It wasn’t all that long ago — say, about ten years, when it seemed that 80% of the new release shelf in science fiction and fantasy was adult (and often highly adult) paranormal romance — that it seemed that science fiction just wasn’t attracting new readers any more. And especially, there was no market for young adult SF, and no way for young readers to really discover it, except for those lucky few who stumbled on battered copies of the kid-friendly science fiction I found in my youth, by Heinlein, Simak, Asimov, Le Guin, Poul Anderson, and more.
Man, what a difference a decade makes. Thanks to the gargantuan success of The Hunger Games, Harry Potter, Veronica Roth’s Divergent series, and countless others, YA science fiction and fantasy rules in the bookstore. There’s absolutely scads of it. The YA section at my local Barnes & Noble is nearly as big as the entire SF section — and most of it is genre in one way or another.
I think this is fabulous, especially if SF can keep and nurture these readers. One way to do that it to make sure they know they’re reading science fiction, and not dystopian fiction, or whatever they call it these days. That’s why I’m especially interested in books like the upcoming Aurora Rising, from the the New York Times bestselling writing team of The Illuminae Files, which looks, feels and smells just like SF. Young readers who enjoy this book will come back looking for more space adventure, and there’s a lot to give them. Here’s the description.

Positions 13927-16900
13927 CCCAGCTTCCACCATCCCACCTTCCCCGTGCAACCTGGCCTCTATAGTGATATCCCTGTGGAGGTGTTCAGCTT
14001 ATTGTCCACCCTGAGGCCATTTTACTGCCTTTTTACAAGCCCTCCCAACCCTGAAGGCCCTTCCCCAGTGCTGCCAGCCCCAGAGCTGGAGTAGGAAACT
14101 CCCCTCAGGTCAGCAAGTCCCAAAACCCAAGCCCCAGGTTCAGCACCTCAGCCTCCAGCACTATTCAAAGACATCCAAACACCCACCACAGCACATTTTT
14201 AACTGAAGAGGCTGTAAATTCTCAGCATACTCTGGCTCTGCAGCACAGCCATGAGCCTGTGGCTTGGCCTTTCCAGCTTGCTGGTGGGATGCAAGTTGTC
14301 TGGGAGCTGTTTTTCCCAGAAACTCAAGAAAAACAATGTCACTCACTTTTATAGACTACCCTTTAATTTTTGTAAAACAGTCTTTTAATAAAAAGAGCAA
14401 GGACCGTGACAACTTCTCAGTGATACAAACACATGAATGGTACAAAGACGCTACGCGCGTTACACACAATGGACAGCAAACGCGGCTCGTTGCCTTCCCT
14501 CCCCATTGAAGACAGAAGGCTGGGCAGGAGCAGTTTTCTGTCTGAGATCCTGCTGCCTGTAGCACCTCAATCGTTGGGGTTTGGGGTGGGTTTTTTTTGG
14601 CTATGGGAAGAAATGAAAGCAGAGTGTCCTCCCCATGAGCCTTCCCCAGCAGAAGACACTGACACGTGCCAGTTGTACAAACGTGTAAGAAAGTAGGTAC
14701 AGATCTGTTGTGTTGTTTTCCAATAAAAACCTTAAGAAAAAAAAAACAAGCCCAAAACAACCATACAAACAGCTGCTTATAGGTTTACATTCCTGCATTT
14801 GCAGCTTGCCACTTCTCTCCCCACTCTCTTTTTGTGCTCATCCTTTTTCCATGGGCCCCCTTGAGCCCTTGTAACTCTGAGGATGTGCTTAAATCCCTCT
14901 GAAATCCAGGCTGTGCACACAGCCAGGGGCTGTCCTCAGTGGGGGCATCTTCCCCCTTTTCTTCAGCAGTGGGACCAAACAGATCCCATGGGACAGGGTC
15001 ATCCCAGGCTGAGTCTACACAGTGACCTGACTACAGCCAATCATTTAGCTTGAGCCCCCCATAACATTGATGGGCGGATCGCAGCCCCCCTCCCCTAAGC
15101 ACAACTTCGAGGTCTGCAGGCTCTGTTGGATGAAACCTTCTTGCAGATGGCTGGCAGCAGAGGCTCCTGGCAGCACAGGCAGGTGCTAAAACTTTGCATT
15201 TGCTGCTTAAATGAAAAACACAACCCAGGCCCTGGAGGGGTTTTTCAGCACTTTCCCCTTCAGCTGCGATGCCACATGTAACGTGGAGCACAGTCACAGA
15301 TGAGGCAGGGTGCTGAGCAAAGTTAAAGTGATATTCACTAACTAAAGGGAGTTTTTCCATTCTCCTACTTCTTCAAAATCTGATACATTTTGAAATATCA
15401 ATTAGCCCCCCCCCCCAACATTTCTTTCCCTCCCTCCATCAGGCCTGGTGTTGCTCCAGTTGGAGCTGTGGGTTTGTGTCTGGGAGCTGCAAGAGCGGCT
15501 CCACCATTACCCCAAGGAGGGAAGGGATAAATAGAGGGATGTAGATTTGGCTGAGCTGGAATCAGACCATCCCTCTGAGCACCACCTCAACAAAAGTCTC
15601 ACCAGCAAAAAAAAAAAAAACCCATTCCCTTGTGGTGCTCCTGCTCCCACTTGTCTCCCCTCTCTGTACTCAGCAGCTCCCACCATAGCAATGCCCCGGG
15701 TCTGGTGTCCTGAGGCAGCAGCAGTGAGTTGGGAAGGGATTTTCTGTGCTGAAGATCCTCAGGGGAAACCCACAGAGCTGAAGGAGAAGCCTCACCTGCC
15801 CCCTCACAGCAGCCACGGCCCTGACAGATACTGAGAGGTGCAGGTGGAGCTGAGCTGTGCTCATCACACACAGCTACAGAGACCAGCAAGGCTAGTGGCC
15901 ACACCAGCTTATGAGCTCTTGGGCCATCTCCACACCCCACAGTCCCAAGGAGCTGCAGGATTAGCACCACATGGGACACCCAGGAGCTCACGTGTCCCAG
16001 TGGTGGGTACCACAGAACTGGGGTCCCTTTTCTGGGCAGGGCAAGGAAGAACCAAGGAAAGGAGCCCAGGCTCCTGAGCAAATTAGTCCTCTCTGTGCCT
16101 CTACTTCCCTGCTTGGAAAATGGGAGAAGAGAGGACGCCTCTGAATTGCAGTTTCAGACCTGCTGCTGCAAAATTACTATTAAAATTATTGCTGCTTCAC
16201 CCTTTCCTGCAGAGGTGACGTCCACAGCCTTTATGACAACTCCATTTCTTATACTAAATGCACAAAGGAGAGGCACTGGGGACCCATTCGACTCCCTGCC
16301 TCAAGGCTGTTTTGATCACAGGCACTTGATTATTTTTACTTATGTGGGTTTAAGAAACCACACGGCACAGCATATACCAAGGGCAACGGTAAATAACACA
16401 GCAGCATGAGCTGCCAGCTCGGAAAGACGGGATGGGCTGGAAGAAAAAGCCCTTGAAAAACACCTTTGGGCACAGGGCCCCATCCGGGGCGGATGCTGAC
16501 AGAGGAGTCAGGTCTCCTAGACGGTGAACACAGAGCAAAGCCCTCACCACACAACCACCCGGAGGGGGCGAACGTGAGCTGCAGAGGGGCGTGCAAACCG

The year is 2380, and the graduating cadets of Aurora Academy are being assigned their first missions. Star pupil Tyler Jones is ready to recruit the squad of his dreams, but his own boneheaded heroism sees him stuck with the dregs nobody else in the academy would touch…
A cocky diplomat with a black belt in sarcasm
A sociopath scientist with a fondness for shooting her bunkmates
A smart-ass tech whiz with the galaxy’s biggest chip on his shoulder
An alien warrior with anger-management issues
A tomboy pilot who’s totally not into him, in case you were wondering
And Ty’s squad isn’t even his biggest problem – that’d be Aurora Jie-Lin O’Malley, the girl he’s just rescued from interdimensional space. Trapped in cryo-sleep for two centuries, Auri is a girl out of time and out of her depth. But she could be the catalyst that starts a war millions of years in the making, and Tyler’s squad of losers, discipline cases, and misfits might just be the last hope for the entire galaxy.
Aurora Rising will be published by Knopf Books on May 7, 2019. It is 470 pages, priced at $18.99 in hardcover and $10.99 in digital formats. The cover is by Charlie Bowater.